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Pleasantville's Hope's Door Aims To Erase Stigma Of Domestic Abuse

Jennifer Ryan Sasfel and CarlLa Horton of Hope's Door.
Jennifer Ryan Sasfel and CarlLa Horton of Hope's Door. Photo Credit: Jennifer Ryan Safsel

PLEASANTVILLE, N.Y. -- A Pleasantville organization helps women (and men) deal with the physical, mental and emotional effects of domestic abuse.

Hope’s Door seeks to end domestic violence and to empower victims to achieve safety, independence, and healing from the trauma of abuse.

The organization was founded in 1980 as the Northern Westchester Women's Shelter before changing its name to Hope's Door in 2009. The organization maintains a 16-bed shelter.

"Anyone can be a victim of domestic abuse," CarlLa Horton, executive director of Hope's Door, said. "We have people who come to us who have never made more than $10 an hour and people who come to us with incomes well above $5 million."

Hope's Door offers one-on-one intervention, counseling, support groups, legal advocacy and services to help children living with violence at home and parents dealing with domestic abuse.

Hope's Door has also has two teen educators who speak to high school and middle school students to promoting healthy relationships. According to one study, 1 in 5 girls report being physically or sexually abused before they graduate high school..

"Breaking the silence is key," Horton said. "Abusers are protected in secrecy and they know that. The victim is more ashamed than the perpetrator. Victims need to speak the truth about what happened. It's really important they get the emotional, medical or physical support they need."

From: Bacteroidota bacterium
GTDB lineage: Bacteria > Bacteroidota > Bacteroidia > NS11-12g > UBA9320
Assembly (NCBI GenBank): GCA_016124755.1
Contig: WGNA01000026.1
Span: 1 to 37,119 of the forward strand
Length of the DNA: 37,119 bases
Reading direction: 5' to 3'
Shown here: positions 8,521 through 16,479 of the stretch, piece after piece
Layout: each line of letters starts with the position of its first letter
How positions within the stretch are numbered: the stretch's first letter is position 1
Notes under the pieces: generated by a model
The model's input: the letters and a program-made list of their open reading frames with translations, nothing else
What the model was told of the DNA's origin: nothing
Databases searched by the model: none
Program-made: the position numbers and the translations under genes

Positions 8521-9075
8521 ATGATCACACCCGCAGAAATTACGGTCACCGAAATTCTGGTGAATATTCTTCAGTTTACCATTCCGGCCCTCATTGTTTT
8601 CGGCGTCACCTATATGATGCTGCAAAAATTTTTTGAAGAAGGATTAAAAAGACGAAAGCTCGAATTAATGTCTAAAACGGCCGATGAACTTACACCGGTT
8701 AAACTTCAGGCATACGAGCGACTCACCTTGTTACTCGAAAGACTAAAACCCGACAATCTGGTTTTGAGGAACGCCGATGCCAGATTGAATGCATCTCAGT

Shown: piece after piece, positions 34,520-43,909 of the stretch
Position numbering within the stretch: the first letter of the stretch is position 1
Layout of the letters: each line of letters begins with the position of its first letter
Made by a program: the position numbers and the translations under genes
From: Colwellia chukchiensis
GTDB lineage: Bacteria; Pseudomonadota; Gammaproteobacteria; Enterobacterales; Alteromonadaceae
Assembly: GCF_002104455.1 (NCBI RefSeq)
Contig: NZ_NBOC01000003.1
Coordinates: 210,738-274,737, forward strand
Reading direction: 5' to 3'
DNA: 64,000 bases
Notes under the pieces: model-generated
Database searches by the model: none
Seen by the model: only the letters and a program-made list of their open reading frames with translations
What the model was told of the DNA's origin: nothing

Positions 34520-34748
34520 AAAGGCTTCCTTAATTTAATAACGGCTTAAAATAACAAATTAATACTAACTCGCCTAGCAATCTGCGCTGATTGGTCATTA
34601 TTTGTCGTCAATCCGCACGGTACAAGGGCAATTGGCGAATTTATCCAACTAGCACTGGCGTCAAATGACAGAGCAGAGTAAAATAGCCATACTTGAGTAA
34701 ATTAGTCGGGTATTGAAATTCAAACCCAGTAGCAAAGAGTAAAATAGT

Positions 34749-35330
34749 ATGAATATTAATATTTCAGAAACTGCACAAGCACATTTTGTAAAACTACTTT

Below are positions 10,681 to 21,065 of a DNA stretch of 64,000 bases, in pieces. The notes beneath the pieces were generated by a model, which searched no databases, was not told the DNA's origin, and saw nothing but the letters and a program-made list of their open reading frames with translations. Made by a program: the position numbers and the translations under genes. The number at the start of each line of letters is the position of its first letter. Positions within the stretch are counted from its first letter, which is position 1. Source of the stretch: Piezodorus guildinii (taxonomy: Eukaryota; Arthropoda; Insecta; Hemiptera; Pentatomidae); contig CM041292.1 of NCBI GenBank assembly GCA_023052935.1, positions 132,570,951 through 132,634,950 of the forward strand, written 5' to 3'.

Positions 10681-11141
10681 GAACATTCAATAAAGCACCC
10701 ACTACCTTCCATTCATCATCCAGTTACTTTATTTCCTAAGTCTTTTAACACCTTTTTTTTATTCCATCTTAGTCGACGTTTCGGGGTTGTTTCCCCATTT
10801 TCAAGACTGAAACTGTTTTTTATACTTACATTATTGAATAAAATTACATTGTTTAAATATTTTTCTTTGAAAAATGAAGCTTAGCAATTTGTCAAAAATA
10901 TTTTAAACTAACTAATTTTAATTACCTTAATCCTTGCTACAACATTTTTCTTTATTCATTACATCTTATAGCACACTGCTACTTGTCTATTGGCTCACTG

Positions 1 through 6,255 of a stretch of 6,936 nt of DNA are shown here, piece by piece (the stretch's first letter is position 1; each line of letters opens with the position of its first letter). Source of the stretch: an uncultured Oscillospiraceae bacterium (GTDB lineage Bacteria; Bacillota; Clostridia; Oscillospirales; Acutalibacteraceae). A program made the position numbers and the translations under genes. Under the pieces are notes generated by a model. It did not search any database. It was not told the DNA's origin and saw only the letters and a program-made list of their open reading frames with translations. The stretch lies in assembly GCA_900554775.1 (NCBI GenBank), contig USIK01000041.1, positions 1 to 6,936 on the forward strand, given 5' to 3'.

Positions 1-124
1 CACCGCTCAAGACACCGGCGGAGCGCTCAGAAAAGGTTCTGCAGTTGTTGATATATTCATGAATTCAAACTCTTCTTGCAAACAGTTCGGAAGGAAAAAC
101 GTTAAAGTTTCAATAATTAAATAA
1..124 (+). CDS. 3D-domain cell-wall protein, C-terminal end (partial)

Hope's Door says it is key that friends and families of victims know what to say. Saying "why don't you just leave," can have potentially dangerous questions. Horton said people should express their concern and give them the number of Hope's Door to have someone talk to.

"Many times you will face resistance, but tell them 'I understand that's what you tell me now, I wish you could believe I could help you," Horton said. "These things tend to get worse over time. Don't bail on your friends. Victims are often not ready to give up on the dream of marriage, or having the perfect husband, father, or family. They want that happily ever after."

For more information on Hope's Door, visit http://hopesdoorny.org . Hope's Door's 24-hour hotline is 888-438-8700.

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